Forgotten Names Recalled: The Singapore Cenotaph Project

The British Library is a place to get lost in. Not just the scale of the building, with its numerous reading rooms, galleries, sitting nooks, but the huge number of collections and within those the books and documents and maps and photographs.

Unfortunately for the Singapore Cenotaph Project newspapers were not available. Not that they would have been at the St Pancras building. From 1932 the newspaper archive was housed in Conlindale, north London and very hand on the Northern Line for someone staying in Balham. After several reprieves on the closure dates, the absolute last week that researchers could visit Colindale was the first week of December 2013. That was the week I arrived in the UK and went to visit my mother in Northern Ireland. Well, this project is a labour of love but I love my mother more.

So, end result: my hopes of finding some information on the men of the cenotaph within the pages of newspapers once published in Perak and Penang came to nought. Nevertheless a trip to the British Library was necessary for one little book that, so far as I know, exists nowhere else except perhaps on a family's bookshelf quietly gathering dust.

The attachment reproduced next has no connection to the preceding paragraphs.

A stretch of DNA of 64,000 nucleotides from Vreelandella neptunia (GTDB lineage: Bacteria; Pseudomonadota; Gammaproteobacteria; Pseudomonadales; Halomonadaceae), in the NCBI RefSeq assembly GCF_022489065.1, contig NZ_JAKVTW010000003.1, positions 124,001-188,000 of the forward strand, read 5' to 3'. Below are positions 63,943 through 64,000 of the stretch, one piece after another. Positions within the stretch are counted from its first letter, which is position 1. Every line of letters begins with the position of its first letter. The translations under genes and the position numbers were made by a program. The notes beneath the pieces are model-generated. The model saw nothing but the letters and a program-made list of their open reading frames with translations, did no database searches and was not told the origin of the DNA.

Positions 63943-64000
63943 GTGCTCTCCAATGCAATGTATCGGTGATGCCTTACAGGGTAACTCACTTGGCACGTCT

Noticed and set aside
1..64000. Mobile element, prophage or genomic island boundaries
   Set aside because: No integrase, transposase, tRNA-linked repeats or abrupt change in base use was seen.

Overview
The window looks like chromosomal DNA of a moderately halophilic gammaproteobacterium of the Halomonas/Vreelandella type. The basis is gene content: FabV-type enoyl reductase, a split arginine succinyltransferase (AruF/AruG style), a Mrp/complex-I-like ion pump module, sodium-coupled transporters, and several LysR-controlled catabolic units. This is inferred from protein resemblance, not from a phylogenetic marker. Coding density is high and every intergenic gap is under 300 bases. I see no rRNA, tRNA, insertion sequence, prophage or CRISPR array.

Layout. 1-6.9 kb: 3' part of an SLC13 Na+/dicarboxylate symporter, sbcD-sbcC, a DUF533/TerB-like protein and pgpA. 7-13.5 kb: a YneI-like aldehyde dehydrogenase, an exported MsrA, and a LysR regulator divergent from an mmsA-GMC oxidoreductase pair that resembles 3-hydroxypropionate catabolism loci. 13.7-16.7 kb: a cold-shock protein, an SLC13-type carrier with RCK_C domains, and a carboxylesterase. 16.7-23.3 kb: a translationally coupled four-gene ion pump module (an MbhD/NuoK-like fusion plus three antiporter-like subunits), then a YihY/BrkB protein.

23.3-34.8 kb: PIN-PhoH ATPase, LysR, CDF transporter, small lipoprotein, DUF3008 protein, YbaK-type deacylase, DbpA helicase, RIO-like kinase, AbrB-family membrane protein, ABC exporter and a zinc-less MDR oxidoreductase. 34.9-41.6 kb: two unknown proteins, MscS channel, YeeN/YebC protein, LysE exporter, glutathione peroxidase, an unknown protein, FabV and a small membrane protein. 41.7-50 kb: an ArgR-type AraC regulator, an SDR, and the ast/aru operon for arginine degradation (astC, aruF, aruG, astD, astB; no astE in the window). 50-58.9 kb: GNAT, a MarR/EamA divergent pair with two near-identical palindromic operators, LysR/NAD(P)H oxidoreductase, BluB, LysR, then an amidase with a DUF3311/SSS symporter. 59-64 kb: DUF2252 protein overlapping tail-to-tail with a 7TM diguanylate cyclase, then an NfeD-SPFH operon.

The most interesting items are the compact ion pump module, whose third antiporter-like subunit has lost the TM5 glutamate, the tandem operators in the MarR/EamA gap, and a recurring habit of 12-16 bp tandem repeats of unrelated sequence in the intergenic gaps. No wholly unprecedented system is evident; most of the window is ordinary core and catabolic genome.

After Irvine Thornton was killed in action his father, retired judge S. Leslie Thornton, collected his son's letters into a book for distribution among family and friends. Holding this little tome in my hands was a pleasure, not only for its exquisite design -- velum bound, gold tooling, deckle-edge linen paper -- but for its simplicity of concept and success as a memoriam of a much-loved son. I was reluctant to part with it, having photocopied only a few of the pages thanks to the strict copyright regulations of the library. A voice from the past spoke from those pages and at some point in the future perhaps they'll have a wider audience.
Now that I am back in Singapore I'm moving on to the next stage in the project. At some point research has to stop and writing has to start and I'm glad to report that it has begun.
Rosemary Lim